Cleaning house

The Breeders' Cup goes Oct. 24 and 25 at Santa Anita and offers a welcome relief from the shysters, dopers, whiners and complainers who populate other sports.

Time was, the horse race track was a shadowy place where characters of a dubious nature gathered to try to hoodwink somebody before they could be skinned, themselves.

Even as recently as the Soprano run, when Tony went to the track, you wondered who was going to wind up pushing up cacti.

But such is the case no more, at least, not entirely.

We -- we in this case representing our favored sport of horse racing, and horse race handicapping -- have, for sure during Breeders' Cup time, gone uptown, gone righteous, gone Hollywood, gone greenish, gone legit, gone mild, and are thinking about going to Kansas City with what we win at the windows. Steroids, begone! Give us the holidays, and we'll have the whip thing worked out; this time next year, jockeys could be urging horses onward with feather dusters. This year's Breeders' Cup will be contested on Whatchamacallit Turf, an artificial surface that is hoped to have a mind of its own when it comes to fairness and safeness. What's next? Stay tuned. Perhaps one day somebody will throw some crumbs at the horse players. It's a dream worth having.

As college football picks a winner through an elitist and biased coronation, and as the goal of the Ultimate Fighting Championship seems to be in smashing a poor schmuck's eyeballs back into his brain, and as officiating in football reaches epically horrific proportions (but no interviews allowed!), and as the NBA returns to regular season play after what amounts to a long weekend off, horse racing settles its issues fair and square, ovally speaking.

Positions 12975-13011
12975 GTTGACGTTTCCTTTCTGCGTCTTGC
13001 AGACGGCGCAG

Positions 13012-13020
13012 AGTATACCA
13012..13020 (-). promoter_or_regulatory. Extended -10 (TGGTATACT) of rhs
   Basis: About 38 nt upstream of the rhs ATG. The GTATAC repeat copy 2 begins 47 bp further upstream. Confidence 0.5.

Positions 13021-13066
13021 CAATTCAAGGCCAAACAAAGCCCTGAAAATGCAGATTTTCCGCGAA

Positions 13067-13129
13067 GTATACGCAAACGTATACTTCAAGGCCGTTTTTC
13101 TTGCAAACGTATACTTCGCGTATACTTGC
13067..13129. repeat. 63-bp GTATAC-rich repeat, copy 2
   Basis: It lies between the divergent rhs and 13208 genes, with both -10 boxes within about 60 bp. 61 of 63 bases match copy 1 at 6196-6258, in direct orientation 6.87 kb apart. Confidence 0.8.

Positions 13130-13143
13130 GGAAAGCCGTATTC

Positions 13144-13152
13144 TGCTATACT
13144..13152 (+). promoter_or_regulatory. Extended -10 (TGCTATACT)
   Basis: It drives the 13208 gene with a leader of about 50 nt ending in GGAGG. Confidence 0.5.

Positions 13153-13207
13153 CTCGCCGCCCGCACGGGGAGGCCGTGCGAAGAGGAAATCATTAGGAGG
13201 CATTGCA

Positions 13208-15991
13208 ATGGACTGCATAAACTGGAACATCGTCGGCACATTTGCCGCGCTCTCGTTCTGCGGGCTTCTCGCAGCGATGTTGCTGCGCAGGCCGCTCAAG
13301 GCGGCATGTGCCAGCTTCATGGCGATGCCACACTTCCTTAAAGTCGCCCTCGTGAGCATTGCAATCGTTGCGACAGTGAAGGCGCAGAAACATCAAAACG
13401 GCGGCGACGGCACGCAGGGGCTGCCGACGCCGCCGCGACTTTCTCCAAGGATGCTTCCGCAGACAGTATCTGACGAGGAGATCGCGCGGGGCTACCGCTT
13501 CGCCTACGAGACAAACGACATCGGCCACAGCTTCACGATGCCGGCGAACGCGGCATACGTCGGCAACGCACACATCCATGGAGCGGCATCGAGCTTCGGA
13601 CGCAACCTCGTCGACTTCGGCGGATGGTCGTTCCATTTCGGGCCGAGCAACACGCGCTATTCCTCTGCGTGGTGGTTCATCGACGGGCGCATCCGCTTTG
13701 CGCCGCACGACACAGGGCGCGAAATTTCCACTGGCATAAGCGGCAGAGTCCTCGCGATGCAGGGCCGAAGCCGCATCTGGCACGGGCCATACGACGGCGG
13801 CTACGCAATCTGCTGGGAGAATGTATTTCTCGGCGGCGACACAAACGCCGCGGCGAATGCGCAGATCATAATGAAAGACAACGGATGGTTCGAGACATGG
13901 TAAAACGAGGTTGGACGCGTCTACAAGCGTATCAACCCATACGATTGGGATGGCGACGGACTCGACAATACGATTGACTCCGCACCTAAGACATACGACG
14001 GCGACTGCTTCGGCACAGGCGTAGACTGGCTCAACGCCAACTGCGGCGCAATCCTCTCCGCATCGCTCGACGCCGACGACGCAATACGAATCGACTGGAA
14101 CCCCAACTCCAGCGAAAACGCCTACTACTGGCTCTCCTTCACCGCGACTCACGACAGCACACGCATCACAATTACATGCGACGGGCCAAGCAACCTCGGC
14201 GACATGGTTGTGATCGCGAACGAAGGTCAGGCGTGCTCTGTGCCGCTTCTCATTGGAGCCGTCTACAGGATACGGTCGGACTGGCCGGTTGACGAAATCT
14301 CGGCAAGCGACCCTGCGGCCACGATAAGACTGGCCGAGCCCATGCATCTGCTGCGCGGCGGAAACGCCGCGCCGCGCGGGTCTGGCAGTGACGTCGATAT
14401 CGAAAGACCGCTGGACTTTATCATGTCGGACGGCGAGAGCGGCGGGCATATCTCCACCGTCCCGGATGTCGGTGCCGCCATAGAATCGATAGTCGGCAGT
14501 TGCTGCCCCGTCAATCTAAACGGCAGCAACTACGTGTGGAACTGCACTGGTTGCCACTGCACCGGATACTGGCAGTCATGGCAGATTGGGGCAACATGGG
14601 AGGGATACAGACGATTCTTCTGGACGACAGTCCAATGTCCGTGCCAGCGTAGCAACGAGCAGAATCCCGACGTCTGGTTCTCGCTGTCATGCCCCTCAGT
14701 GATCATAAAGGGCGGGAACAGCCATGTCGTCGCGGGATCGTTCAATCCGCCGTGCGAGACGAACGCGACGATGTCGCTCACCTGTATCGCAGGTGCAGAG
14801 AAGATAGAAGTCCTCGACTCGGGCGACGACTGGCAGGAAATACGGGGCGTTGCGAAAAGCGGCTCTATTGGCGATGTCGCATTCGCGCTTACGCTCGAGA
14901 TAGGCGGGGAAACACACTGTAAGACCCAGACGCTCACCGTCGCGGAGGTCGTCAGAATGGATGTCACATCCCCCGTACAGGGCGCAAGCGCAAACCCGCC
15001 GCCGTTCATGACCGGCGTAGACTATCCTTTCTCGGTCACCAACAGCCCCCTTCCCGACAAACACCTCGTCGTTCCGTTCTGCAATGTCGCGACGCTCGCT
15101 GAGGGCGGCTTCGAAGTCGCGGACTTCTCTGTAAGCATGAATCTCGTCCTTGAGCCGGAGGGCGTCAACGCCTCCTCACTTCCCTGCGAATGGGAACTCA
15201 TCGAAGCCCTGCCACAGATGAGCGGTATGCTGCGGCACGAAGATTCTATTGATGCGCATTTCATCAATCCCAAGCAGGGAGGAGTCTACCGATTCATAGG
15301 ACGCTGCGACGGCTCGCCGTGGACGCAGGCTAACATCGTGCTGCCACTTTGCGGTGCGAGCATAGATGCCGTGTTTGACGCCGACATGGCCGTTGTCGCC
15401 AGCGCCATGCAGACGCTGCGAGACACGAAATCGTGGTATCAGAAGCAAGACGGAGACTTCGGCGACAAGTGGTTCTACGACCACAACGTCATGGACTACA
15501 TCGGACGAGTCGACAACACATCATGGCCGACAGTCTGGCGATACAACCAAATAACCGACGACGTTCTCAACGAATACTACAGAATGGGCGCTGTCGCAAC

The 2008 Breeders' Cup has been divided into a two-day situation to give horse players the opportunity to win twice as much money as is normally the case, with female horses putting up the big numbers Friday, the males the next day.

Going into this Cup, some have had great difficulty picking not only the winners of turf races, but also anything else coming across on the grass. Odds on grass races are not written in chalk, somebody blows them in smoke. The turf has a way of bringing world-class horses to a common point about 100 yards from the finish line. From there, it's anybody's guess. Stop a Breeders' Cup turf race as they straighten out for the run home and it's even money you still couldn't hit the Exacta given a three-horse box. Turf tri payoffs of a thousand bucks, what happened, the favorites run one-two?

Good, old American dirt, or better still, mud, has always been the skillful handicapper's winning ticket home from the Breeders' Cup. Rain tends to dumb down the average handicapper. Last year at the Monsoon at Monmouth, I hit so many that I almost felt guilty, but not quite.

But this time, with wild and crazy grass being the easiest handicapping surface, many think that payoffs will make previous Breeders' Cup IRS-window payoffs seem lightweight by comparison.

Whatchamacallit Turf is said to remind the handicapper of a turf race wager made when he or she has had way too much to drink: sometimes you can't believe your eyes or your pocketbook.

Complicating matters this fall, the Americans have been defeating the great European horses on grass, while the horses from overseas have been adapting well to pretend dirt.

I am studying make-believe dirt races intently, and though I am unable at the moment to hit the broad side of a barn from the inside, will keep you posted of insight, should any develop.

As far as cleaning up horse racing goes, some took it literally and got rid of the actual dirt.

Write to Jay at jaycronley@yahoo.com.